Sundance 2022 Film Review: Emergency | Under the Radar Magazine Under the Radar | Music Blog for the Indie Music Magazine
Thursday, January 26th, 2023  

Emergency

Studio: Amazon Studios
Director: Carey Williams

Feb 01, 2022 Web Exclusive
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Carey Williams’ Emergency is a sharply-penned, rapid-fire dark comedy that acts as both a typical college buddy story and a rumination on racism in America.

The film follows Kunle (Donald Elise Watkins), a type-A personality constantly focused on success, and his best friend Sean (RJ Cyler), a laid-back personality more focused on experiencing the extracurriculars of college life. On the Friday marking the beginning of their university’s Spring Break, the two set out to become the first black men to complete the “legendary tour,” a party-crawl that hits all of the biggest fraternities on campus. When the two go home to change, their plans all come crashing down when they find an unconscious young woman lying on their living room floor.

From there, the film quickly switches pace. After getting their roommate Carlos (Sebastian Chacon), who has been playing video games in his room all night, the three decide whether to risk calling the cops or to take her to the hospital themselves. Afraid of what will happen if the cops take this sticky situation in the wrong way, the three decide to take the woman to the hospital themselves. What follows is a series of misadventures, one after another, as the three struggle to make it to their destination.

Due to the serious nature of the film’s premise, Emergency is tasked with balancing two very different tones, attempting to deliver humor while also showcasing the dire nature of the three’s situation. The film is largely successful at achieving this objective, weaving back and forth between laugh-out-loud comedic moments and deeply serious dramatic beats in a consistently engaging and thought-provoking way. This achievement is attributable to the film’s script, which never shies away from highlighting just how horrifying the central situation of the three characters is. Instead, screenwriter K.D. Dávila focuses on creating a group of characters whose charismatic and kind-hearted natures consistently keep the film light and easily digestible, even when the film is tackling heavy-handed concepts.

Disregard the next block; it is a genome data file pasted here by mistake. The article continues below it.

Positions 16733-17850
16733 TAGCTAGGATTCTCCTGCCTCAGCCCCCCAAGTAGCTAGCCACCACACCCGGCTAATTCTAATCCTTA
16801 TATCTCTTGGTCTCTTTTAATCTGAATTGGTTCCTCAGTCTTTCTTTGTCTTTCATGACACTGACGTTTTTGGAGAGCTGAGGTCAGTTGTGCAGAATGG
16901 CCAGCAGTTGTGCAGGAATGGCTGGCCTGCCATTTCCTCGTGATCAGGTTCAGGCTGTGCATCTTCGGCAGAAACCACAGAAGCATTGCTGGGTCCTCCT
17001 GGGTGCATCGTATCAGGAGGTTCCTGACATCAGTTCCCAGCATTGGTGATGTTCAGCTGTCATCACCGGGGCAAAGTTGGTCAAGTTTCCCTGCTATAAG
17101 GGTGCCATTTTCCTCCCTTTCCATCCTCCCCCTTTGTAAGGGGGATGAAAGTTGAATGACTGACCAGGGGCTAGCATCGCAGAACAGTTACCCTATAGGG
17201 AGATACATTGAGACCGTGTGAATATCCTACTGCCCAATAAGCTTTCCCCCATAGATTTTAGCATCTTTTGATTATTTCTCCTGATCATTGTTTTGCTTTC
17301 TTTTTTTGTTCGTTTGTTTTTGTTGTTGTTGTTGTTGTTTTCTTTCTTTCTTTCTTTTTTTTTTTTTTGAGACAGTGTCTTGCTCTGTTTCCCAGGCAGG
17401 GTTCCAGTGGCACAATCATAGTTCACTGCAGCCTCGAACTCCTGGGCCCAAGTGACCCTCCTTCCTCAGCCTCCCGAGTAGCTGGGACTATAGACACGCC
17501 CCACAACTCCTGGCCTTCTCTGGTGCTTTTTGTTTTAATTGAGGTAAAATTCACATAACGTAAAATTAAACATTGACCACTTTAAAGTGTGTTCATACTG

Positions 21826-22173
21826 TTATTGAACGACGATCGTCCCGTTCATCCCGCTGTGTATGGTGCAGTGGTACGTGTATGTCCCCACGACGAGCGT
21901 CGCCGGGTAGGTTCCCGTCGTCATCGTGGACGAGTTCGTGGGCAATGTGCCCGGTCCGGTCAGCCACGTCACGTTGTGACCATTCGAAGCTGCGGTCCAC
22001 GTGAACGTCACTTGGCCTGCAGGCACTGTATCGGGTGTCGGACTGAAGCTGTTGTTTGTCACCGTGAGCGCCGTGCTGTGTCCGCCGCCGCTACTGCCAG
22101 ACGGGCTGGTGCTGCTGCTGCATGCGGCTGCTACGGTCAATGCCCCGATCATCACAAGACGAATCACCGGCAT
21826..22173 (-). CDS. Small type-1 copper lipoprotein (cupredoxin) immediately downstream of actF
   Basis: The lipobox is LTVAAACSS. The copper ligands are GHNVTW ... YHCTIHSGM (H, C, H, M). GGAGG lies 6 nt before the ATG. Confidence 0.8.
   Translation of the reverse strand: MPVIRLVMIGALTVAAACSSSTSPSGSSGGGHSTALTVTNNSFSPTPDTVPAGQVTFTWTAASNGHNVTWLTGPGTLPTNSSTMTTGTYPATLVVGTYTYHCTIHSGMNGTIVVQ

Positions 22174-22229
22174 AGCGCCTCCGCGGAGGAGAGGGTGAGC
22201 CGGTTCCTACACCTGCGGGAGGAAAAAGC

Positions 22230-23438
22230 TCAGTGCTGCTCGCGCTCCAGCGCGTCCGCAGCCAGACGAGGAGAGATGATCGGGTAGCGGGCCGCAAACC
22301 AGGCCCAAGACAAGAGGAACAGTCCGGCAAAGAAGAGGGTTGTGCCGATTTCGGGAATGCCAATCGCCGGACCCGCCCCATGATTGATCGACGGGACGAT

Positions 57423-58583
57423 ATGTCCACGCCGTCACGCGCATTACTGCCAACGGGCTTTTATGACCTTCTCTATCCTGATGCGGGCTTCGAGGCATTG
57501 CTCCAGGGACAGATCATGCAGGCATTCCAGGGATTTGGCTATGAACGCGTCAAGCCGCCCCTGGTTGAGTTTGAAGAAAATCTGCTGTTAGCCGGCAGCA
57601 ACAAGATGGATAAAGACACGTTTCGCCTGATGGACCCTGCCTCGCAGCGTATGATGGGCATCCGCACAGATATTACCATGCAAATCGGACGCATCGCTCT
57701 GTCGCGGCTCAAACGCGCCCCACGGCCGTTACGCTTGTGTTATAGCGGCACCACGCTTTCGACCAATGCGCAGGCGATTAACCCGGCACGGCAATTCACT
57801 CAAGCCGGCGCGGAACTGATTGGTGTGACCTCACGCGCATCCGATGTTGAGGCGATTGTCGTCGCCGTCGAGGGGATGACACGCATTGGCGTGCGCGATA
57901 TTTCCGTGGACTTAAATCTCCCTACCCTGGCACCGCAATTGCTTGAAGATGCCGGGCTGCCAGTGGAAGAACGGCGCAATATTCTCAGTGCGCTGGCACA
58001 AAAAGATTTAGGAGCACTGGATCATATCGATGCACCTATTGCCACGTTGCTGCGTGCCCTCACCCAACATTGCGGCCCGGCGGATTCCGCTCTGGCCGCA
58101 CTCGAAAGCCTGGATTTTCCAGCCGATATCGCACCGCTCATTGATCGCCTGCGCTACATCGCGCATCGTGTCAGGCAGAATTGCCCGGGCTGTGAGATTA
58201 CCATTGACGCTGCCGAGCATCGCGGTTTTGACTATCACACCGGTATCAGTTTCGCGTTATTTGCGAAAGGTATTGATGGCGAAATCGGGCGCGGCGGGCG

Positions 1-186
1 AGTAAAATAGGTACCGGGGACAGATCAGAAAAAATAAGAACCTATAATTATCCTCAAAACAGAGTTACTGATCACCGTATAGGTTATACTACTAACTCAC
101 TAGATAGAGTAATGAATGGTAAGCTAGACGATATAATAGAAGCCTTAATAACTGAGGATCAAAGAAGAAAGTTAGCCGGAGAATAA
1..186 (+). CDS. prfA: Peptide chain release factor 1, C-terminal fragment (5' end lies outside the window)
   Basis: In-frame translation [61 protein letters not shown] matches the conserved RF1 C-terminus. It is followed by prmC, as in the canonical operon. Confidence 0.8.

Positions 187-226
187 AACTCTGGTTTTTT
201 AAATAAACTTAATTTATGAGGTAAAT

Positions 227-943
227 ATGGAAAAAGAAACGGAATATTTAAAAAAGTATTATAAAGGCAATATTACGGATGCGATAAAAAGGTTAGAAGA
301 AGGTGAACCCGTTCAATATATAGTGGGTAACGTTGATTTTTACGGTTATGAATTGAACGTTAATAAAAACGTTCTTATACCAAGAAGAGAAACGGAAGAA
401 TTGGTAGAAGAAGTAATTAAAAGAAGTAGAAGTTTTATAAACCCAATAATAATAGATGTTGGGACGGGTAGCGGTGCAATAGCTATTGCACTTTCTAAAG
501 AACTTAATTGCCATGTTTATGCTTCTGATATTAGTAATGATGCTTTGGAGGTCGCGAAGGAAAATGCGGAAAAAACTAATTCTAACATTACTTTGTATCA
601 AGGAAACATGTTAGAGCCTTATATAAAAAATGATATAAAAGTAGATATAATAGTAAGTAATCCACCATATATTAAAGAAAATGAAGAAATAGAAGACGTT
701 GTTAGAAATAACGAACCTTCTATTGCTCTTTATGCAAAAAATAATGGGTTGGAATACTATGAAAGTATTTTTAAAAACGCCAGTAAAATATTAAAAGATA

The clashing genres at play throughout Emergency also bring a variety of themes to the surface. These themes range from light ideas, such as friendship and “bromances,” to heavier ones, such as systemic racism and police mistrust. Attempting to communicate all of these ideas within the span of one cohesive product is a difficult undertaking, and at certain points, the film does feel a little thematically lost. For the most part, though, the film’s persistence in dissecting these concepts makes them apparent in a memorable way. As a result, Emergency feels both timely and timeless.

At the center of the film is a trio of excellent performances, all of which stand out on their own and blend seamlessly together. In the film’s leading roles, Watkins and Cyler deliver incredibly dynamic performances, moving seamlessly between different emotions when the script calls for it. Their chemistry is completely believable, which in the process, makes the film’s conflicts feel much more natural. In the film’s premier supporting role, Chacon does an excellent job portraying his character, consistently delivering comedic lines and quick one-liners that help alleviate the tension throughout much of the film. (festival.sundance.org)

Author rating: 7/10

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